No-charge festival delights community of artists and patrons after much longing for a safe space to perform again
Though the performance and exhibition of art has been inhibited by the pandemic over the past year and a half, the creation of art has been occurring all the same, and through the festival Art Out Loud, locals were able to showcase much of what has been inspired. Artists and attendees alike gathered in downtown Regina on June 28 for the event, which mainly took place across Victoria Park, the Scarth Street strip, and the Cornwall Centre.
Mackenzy Vida, a mentee artist at Art Out Loud, explained that the event all began with an open call from the National Arts Centre. Vida and others at the Globe Theatre “reached out and said that we would love to be a part of it. Lo and behold, Regina, Saskatchewan got chosen, which is incredible!” The selection was like a breath of fresh air for the individuals involved as they returned to the joys of designing and planning live performances and instalments once again. “This is the first real event that theatre artists and technicians have been able to have,” she said. “This is the first time we’ve had work since the pandemic, and it has been a huge honour.”
Co-artistic director of the festival, Sierra Haynes, said that their selection process for artists and instalments took an open-arms approach from the start. “I don’t think it was so much looking for specific things in artists, this was more a showcase to show what artists were doing on their own anyway. There was no audition process, it wasn’t a picky-choosy type of event, just about lifting up the pieces of art that have been made during COVID and getting them in front of an audience.”
Vida described the festival as “an interactive festival of sound, theatre, comedy, dance, and all types of performance.” Live performances included a land acknowledgment performance by Indigenous artist Teddy Bison and his family who graced attendees with dancing and drumming multiple times throughout the day, poetry in both Arabic and English by Palestinian poet Mahmoud Darwish read by 3arabizi: عربي/ انجليزي and Arthur Milner, and the live curation of personalized verses done by Greg Ochitwa.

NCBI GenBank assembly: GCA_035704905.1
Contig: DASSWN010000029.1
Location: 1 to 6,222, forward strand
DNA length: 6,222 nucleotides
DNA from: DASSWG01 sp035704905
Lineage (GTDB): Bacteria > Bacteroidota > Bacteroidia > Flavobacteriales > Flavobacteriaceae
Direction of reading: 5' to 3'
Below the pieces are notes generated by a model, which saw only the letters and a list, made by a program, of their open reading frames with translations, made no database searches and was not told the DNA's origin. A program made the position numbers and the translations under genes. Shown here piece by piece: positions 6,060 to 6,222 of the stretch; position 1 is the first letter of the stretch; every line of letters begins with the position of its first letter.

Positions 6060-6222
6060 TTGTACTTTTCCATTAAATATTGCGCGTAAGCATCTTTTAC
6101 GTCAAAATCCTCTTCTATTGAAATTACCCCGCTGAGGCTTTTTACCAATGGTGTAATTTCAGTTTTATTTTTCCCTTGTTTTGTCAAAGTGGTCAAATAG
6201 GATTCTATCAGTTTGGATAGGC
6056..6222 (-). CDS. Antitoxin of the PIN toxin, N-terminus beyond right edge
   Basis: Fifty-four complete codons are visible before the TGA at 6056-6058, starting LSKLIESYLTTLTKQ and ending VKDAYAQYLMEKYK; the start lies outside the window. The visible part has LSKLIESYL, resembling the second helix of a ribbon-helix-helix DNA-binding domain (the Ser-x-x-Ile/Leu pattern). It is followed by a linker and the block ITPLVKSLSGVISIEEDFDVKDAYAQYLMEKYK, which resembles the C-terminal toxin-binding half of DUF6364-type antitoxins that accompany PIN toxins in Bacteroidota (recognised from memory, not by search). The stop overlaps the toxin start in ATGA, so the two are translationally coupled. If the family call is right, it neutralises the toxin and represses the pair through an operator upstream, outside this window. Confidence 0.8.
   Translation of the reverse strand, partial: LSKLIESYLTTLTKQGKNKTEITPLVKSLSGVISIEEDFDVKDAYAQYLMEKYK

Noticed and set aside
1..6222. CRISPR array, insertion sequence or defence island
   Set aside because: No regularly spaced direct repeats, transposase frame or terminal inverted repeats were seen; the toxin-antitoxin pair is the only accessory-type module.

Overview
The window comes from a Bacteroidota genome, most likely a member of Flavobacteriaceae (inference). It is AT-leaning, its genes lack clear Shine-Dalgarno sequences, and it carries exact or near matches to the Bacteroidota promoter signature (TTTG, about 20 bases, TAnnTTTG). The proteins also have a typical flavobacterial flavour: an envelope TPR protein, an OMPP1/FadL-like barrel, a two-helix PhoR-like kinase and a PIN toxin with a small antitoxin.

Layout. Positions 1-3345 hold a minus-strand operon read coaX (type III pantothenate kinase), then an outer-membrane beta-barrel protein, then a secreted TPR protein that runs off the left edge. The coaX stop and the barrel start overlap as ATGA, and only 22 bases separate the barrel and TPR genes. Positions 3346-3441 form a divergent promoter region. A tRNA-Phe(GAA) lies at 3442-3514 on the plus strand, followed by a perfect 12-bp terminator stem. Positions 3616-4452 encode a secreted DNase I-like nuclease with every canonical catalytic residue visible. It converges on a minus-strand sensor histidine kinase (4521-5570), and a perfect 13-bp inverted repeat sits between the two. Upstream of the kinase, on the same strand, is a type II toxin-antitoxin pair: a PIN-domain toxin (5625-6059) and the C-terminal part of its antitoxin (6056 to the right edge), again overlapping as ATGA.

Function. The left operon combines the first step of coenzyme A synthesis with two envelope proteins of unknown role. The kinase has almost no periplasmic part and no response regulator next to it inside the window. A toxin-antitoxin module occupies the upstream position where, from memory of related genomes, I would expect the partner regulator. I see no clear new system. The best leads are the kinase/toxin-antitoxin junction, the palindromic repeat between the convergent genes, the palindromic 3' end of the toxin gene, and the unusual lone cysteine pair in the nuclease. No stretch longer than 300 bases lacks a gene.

In addition to the land acknowledgment performance, the festival included a small plot of land in the north-east corner of Victoria Park that had been painted like a map of Saskatchewan. This map was further marked with the borders of Treaties 2, 4, 5, 6, 8, and 10 that fall within what is now Saskatchewan, and had markers with the names of each of the First Nations groups whose land we are on. It was made interactive with the addition of smaller yellow flags for attendees to stake, allowing them to locate and acknowledge which treaty they are a part of while learning the names of the First Nations groups included in that treaty.
Those who were able to find a table at the Copper Kettle, the Fat Badger, Avenue Restaurant, or Circa27 in Hotel Saskatchewan were able to listen to radio theatre performances written and performed by local artists and troupes. Haynes mentioned that she contributed a piece, “a voice mail piece, so it’s a series between two people trying to catch each other up on their lives,” which was written specifically with radio theatre in mind. “Adapting theatre in this way is an incredible feat. The arranging and adapting of processes. Once upon a time radio drama was a big deal, but we haven’t seen much of that in the last few decades, so having a festival celebrating that is incredible.”
Vida’s participation in the festival as a mentee artist included the opportunity “to shadow under professional scenic painters, professional carpenters, and it was basically like ‘Here, I’m going to show you how to bring this idea to life and be a part of the creation process.’” She mentioned tearfully that “It’s been really evident, the importance of the arts during these times and how much we all miss it, and how much we all feel like a part of us was missing for so long.” There was a tangible air of excitement among artists, volunteers, and attendees at the festival as they had the chance to get back to the events and opportunities that make them excited about life.
The Art Out Loud festival was just one aspect of a larger event across Canada, Grand Acts of Great Hope, in which Vida said “each of the pieces have to do with reconnecting with the community and what it means to connect with one and other. Just to celebrate being together again.” While the event itself has passed, Vida also mentioned that “At the end of [the festival] each of the groups are having a video made that’s going to be available on social media and the National Arts Centre’s website, as well as it’s going to be playing projected on their [building’s] windows so anyone who walks by in Ottawa is going to see our work in little Regina, Saskatchewan.”
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